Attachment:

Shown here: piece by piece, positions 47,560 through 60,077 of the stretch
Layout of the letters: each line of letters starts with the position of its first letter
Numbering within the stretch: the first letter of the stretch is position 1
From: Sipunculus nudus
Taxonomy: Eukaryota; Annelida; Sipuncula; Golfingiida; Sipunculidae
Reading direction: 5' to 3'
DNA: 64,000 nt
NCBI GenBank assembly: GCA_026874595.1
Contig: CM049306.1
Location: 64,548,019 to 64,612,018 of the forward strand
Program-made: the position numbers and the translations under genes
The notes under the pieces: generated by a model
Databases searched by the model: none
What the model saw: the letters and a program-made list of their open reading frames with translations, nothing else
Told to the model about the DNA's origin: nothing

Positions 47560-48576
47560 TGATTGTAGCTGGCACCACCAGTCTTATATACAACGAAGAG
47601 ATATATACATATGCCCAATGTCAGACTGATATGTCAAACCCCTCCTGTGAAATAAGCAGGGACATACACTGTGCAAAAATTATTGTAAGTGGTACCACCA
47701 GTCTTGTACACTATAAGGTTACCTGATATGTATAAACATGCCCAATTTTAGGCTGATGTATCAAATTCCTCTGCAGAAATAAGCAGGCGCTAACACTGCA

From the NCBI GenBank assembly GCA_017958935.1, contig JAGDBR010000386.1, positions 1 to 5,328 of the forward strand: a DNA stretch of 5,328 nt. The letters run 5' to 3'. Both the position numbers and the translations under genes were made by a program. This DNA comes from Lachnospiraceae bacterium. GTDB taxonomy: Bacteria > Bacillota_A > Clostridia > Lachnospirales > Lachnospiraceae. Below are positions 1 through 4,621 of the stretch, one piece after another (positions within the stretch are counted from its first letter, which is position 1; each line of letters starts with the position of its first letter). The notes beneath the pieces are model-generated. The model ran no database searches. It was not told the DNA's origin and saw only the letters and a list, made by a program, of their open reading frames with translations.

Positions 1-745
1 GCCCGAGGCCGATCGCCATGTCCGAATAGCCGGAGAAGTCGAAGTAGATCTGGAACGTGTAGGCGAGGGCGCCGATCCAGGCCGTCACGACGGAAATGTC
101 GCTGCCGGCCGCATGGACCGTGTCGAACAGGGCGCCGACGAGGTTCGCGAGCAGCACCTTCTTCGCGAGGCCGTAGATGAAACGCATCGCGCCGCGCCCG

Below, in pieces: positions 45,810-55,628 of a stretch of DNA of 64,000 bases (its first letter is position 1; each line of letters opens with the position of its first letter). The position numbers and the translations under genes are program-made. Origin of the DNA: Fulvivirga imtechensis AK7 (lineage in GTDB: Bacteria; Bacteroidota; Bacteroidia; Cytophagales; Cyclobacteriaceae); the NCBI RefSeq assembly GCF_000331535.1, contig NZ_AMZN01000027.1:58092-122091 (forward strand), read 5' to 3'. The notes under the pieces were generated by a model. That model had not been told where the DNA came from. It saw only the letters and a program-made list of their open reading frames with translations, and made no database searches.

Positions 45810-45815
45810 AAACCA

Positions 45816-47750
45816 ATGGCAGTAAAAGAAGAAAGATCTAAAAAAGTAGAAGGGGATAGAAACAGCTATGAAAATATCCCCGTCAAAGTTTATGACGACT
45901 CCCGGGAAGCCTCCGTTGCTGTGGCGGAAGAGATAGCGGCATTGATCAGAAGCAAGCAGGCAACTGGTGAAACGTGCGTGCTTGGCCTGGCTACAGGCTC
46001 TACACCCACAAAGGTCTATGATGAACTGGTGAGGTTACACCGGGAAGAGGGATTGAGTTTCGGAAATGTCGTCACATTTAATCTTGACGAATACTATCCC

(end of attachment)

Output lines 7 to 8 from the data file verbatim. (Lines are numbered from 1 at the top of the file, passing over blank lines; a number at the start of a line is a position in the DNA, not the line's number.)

DNA: 64,000 nt
NCBI GenBank assembly: GCA_026874595.1